Developing skin disease treatments, as well as topical or skin-based treatments of systemic disease. In the past, this has simply been the use of patches to deliver the few pharmaceuticals that structurally could easily penetrate the skin (for example, scopalamine for motion sickness and nicotine patches). However, we are now on the verge of developing techniques that allow charged molecules (which the skin resists more strongly) to bypass the barrier. This opens a much larger realm of potential pharmaceuticals that could be active via this route.
The population in the United States is aging. The consequences of aging on skin occurs as a result of not only chronologic effects but probably more from accumulated environmental damage, much of it from ultraviolet radiation (UV) radiation from the sun (and artificial sources for those who frequent tanning salons). These effects are both in the: (1) epidermis, which discolors, dries out (thus changing its resistance to chemical penetration), and develops skin cancers, precancers, and benign tumors; and (2) dermis which loses adnexal structures (hair, sebaceous and sweat glands), thins, and becomes fragile.
Some broad areas of recommended research directions include: Developing interventions that reverse, not just delay, the adverse changes that occur in aging skin; and Increasing research into prevention. Since most of the adverse effects due to aging are from UV, behavioral modification research will be necessary to maximize realistic UV avoidance and protective behaviors, particularly during the teenage years of life.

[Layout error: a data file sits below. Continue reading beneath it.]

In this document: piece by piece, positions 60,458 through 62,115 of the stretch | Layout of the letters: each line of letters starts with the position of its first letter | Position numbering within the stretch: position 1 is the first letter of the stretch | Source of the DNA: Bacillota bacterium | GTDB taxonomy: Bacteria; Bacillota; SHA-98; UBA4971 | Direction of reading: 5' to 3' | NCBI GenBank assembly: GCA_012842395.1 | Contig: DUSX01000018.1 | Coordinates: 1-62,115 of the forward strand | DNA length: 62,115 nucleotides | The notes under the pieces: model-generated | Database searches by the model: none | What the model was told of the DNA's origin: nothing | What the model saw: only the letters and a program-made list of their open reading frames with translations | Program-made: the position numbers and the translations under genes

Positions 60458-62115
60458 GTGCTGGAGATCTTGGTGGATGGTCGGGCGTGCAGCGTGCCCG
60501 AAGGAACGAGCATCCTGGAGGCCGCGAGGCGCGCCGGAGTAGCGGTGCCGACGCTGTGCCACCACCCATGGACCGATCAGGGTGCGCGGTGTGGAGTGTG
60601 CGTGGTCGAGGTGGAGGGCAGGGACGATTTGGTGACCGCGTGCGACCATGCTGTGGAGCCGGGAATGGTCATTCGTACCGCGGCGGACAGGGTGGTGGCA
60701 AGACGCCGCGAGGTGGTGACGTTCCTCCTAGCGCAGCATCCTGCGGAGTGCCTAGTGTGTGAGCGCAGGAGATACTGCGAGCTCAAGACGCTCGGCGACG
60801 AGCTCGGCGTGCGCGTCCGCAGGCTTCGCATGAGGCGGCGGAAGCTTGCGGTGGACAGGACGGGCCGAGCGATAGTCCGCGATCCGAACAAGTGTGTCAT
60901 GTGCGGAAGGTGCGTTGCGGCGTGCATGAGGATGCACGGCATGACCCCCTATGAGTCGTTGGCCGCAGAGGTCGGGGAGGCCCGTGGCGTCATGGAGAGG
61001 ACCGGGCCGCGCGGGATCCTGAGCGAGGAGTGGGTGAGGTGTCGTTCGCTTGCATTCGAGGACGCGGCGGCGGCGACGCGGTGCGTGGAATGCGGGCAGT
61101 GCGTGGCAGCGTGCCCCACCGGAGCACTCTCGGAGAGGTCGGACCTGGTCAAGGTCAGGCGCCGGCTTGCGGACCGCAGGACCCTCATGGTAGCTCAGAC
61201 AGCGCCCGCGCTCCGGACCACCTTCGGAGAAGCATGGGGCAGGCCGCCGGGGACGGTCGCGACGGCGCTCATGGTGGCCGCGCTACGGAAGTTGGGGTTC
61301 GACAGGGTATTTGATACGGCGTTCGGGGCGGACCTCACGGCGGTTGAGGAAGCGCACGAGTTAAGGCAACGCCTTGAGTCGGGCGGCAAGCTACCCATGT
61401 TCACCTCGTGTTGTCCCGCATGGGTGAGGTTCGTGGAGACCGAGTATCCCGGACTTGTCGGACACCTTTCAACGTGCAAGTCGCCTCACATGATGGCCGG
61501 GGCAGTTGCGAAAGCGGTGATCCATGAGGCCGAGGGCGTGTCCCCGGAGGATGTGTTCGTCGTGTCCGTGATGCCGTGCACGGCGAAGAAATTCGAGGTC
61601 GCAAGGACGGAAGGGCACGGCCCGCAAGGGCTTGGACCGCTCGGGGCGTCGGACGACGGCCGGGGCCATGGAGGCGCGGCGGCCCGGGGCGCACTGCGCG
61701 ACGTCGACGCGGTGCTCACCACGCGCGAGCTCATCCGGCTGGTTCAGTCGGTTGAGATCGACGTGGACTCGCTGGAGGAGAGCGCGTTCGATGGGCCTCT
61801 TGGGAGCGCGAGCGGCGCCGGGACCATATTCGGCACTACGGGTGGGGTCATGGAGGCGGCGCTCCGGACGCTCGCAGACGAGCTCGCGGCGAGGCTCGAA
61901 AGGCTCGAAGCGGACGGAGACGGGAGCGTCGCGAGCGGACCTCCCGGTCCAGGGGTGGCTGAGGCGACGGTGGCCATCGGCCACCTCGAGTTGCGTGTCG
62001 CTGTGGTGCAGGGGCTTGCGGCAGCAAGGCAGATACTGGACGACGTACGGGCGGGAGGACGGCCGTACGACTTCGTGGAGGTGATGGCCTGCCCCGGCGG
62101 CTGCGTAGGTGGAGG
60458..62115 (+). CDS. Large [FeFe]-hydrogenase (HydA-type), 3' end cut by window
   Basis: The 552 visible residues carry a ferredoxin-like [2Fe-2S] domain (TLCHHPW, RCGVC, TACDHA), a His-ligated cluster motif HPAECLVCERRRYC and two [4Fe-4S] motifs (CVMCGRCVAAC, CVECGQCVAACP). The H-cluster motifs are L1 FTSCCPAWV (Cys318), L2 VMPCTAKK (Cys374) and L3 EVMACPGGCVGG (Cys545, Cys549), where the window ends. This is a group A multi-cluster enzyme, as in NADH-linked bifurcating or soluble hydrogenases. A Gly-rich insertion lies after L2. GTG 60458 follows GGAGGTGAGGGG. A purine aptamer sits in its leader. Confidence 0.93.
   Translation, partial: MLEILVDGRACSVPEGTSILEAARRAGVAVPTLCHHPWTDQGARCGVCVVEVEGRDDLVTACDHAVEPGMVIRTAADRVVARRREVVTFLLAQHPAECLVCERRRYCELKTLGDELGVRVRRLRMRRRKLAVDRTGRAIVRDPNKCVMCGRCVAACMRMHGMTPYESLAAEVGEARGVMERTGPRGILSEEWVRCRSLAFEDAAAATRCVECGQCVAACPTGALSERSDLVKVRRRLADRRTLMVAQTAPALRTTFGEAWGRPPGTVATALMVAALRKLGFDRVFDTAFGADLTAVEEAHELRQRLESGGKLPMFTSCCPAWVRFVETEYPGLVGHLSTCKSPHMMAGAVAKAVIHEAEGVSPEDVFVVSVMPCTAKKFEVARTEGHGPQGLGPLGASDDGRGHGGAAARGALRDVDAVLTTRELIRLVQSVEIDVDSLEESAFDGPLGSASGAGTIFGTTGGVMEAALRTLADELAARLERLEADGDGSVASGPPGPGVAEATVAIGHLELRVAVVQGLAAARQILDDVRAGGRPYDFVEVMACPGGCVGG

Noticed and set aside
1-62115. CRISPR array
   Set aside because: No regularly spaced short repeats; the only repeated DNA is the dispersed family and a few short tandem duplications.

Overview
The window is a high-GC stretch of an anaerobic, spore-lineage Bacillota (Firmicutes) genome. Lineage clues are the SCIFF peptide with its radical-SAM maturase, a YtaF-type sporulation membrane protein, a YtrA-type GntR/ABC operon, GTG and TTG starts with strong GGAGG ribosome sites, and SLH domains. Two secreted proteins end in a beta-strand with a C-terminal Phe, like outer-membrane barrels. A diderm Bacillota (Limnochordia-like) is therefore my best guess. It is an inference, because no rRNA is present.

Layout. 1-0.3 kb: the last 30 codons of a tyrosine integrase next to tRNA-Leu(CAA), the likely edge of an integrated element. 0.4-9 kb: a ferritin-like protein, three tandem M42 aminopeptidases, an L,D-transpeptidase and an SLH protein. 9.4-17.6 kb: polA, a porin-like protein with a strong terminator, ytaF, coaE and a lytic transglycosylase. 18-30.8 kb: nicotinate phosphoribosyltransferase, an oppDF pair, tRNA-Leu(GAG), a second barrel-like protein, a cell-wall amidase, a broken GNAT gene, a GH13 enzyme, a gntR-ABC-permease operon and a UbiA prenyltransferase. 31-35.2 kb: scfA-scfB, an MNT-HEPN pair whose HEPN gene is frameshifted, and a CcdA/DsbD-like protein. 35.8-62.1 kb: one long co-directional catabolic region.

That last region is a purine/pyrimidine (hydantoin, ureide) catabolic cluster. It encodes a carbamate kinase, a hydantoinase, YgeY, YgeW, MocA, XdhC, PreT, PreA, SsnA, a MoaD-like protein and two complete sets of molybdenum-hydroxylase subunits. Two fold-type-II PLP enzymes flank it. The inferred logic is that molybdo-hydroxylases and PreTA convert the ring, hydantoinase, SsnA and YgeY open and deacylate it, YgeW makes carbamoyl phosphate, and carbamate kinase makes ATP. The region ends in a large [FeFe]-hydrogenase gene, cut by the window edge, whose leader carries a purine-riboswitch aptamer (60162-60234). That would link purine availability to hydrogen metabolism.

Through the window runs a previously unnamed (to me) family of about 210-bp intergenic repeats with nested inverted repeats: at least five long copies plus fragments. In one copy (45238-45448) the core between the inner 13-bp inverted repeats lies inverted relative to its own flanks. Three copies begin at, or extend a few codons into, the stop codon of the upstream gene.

Developmental Biology of Skin
The study of embryologic events in the development of skin and its appendages has been greatly facilitated by the understanding of basic signaling molecules and events as the skin and its appendages develop. Naturally occurring and inbred animal models have been invaluable in this area and will continue to be studied. Transgenic technology has been applied to these studies. This allows the molecules of interest to be selectively deleted (knock out models) or over expressed either generally or in selected tissues (knock in models). The effects of these molecules on skin development can thereby be studied in more detail and more mechanistically. Some broad areas of recommended research directions include: Continuing research into the finding that some apparently critical molecules have no effect when deleted because of back up or alternative pathways, whereas other molecules are unexpectedly lethal when deleted;
Elucidating the finding that molecules thought to act in one organ system have completely unexpected effects when deleted or over expressed in the skin. One example is an internal cell signaling molecule that, when over expressed in skin, initiates hair development that would not otherwise take place in that skin. The hair is disorganized and tumors later develop, but these findings point the way to the potential of this methodology to bring an understanding of these pathways, and the use of these findings to effect clinically relevant outcomes when applied to adults as well as embryologically; and Taking an active role in both monitoring research using gene technology and developing safeguards for its ethical application.